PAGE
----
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Excellent New Model Gallager Rimfire Cartridge Cavalry Carbine

Excellent New Model Gallager Rimfire Cartridge Cavalry Carbine

  • Product Code: FLA-4033
  • Availability: In Stock
  • $4,795.00

The design for what would become known to collectors as the Gallager Carbine was patented by Dr. Malhon J Gallager on July 17, 1860. Like a number of 19th Century American firearms inventors including Doctors Edward Maynard and Richard Gatling, Gallager was in the medical field. At the time he received his patent he was working as a dentist in Savannah, GA.  He was also serving as the Medical Commissioner for the Heathcote Ward (3rd Ward) of Savannah. Gallager was what some would have referred to as a “Damn Yankee” in that he was born in Delaware in 1814, and later relocated to Savannah. Some references noted that he was a South Carolina native, but this is not borne out by the primary source historical evidence. Gallager married Anna Kunz in Philadelphia, PA on November 5, 1835, and their first of seven children, Ellen, was born on July 21, 1837, in West Chester, PA. Two more children followed rather quickly, Jacob Henry in June of 1840 and Lewis in 1842. In 1840 the family relocated to Philadelphia, PA and by 1849 they were living in Wilmington (New Castle County), DE with the addition to two more children, Anna in 1848 and Martha in 1849. The 1850 Census finds the Gallager family still in Wilmington, where Malhon was working as dentist and held real estate valued at $3,200. According to the website www.measuringworth.com, that would be equivalent to real estate worth $2.35 million dollars in today’s money. January 1851 brought daughter Martha Josephine to the family. On February 1, 1853, Thomas was born, but he barely survived a month, passing away on March 7. At that time the family was back in Philadelphia. Sometime between March of 1853 and 1859 the family relocated to Georgia, and apparently suffered some level of economic reversals, as Savannah court case indicates that Gallager was sued by a J.L. Jones for failure to pay a debt and was awarded $175 against the original debt of $87.50 on March 7, 1857. According to the 1860 Federal Census the family was living in Savannah’s District 3, Chatham County in dwelling #1564. Gallager had a personal estate valued at $1,000, which would be equivalent to a personal worth of $600,000 today, an improvement over the situation he found himself in only a couple of years earlier as a debtor with a judgement against him. According to the census the couple had five children living with them ranging in age from 9 to 21 years old, suggesting that Anna born in 1848 had passed away as well. Interestingly, despite being “northerners” the family would remain in Georgia through the Civil War and did not return to Delaware until 1865. Gallager continued to work as a dentist in the Wilmington area through at least 1885, when at the age of 70 he received a patronage position at the Philadelphia Mint through the efforts of both his congressman and a senator. A newspaper article noted that he was taking the newly vacated position of “Manager of the Open House”, which from the story appeared to be that of a glorified docent, explaining the mint operations and various types of coinage produced there to visitors. The article also noted that his dental business in Delaware was for sale to facilitate his relocation to Philadelphia. Gallager passed away in May of 1897 at the age of 83 and was buried in Bala Cynwyd on the outskirts of Philadelphia on May 20. No indication could be found that Gallager ever dabbled in firearms design beyond that of the gun that bears his name.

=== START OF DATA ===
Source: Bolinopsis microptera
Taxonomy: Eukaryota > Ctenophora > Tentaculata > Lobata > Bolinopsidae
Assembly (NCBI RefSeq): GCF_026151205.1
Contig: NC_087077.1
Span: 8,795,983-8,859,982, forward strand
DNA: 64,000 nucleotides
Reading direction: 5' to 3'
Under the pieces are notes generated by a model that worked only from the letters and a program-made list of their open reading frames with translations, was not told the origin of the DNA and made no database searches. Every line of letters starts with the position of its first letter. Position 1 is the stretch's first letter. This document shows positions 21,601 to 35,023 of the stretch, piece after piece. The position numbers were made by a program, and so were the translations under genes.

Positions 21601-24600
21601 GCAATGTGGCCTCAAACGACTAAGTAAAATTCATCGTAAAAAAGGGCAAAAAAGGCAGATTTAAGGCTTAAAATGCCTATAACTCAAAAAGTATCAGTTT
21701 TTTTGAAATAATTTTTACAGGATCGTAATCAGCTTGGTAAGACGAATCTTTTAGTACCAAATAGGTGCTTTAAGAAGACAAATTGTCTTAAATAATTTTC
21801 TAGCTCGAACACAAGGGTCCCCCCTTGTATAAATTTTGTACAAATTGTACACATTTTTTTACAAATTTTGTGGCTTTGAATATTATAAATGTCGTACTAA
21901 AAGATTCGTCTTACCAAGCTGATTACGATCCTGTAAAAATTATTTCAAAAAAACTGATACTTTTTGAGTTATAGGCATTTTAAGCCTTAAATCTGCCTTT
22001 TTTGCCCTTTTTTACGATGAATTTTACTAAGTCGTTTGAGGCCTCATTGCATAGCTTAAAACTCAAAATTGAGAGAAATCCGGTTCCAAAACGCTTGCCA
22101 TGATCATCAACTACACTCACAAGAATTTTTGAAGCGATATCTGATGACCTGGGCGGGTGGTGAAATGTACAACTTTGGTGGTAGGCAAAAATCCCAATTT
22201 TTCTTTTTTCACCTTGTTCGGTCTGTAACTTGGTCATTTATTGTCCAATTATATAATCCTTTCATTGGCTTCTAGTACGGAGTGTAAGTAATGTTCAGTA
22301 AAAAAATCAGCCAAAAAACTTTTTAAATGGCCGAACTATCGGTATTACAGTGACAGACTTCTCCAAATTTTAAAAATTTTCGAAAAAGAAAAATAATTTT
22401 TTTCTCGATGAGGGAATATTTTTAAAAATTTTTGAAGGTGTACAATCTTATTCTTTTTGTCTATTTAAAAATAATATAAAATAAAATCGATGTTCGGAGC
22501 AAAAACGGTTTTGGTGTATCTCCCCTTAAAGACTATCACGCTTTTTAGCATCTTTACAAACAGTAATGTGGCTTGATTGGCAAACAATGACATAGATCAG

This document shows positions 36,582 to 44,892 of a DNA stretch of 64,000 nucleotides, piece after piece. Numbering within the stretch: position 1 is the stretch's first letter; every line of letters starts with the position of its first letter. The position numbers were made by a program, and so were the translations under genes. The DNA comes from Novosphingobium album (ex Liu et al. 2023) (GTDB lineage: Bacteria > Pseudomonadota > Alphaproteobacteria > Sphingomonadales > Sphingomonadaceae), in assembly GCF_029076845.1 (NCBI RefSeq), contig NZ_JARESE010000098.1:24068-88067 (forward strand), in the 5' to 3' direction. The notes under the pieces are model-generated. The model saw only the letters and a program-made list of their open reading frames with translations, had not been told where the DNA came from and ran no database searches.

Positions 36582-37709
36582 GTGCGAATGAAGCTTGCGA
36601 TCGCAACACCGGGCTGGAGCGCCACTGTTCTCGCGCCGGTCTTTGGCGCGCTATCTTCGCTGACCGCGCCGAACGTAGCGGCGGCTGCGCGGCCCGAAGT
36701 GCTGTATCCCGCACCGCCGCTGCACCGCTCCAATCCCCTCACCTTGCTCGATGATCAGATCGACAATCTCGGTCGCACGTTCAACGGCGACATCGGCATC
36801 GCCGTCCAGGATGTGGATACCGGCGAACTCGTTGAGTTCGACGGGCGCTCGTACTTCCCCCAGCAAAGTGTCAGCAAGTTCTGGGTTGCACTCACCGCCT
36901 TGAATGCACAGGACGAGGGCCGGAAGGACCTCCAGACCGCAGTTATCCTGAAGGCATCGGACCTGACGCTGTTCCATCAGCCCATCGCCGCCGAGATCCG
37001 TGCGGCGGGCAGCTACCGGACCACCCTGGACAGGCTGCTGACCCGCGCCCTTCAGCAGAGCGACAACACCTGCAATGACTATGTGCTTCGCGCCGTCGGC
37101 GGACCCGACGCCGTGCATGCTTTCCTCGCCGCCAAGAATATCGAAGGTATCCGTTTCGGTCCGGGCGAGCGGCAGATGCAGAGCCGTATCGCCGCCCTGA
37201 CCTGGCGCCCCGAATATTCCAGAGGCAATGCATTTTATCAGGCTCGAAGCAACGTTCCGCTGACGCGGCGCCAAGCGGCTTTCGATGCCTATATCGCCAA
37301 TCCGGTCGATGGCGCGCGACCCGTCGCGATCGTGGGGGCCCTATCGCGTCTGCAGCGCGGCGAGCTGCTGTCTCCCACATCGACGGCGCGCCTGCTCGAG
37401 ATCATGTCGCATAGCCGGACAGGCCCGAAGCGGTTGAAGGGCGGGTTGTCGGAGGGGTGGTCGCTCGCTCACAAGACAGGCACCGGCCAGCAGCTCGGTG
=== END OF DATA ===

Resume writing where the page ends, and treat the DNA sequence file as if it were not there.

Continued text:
What motivated Gallager to dabble in the invention of a firearm is lost to history, but it is tempting to think that his financial issues of just a couple of years earlier may have motivated him to try to find a way to increase his income. It is also interesting to postulate why medical men like Gallager, Maynard and Gatling were motivated to design firearms. While Gatling clearly articulated his thought that the design was intended to make war so horrible as to end all future conflicts, it is more likely that the medical men of the era worked with interesting tools that might have been the seeds of inspiration for other designs. The gun that Gallager invented was an improvement in breechloading firearms design. The action was operated by an underlever that also formed the triggerguard, which pushed the barrel forward and tipped it down when the lever was lowered. The patent drawings and description do not show a lock or specify an ignition system, but rather concentrate on the operation of opening the action which Gallager specifically notes is designed to keep a fired cartridge casing from being lodged in the chamber. The Patent Application reads in part: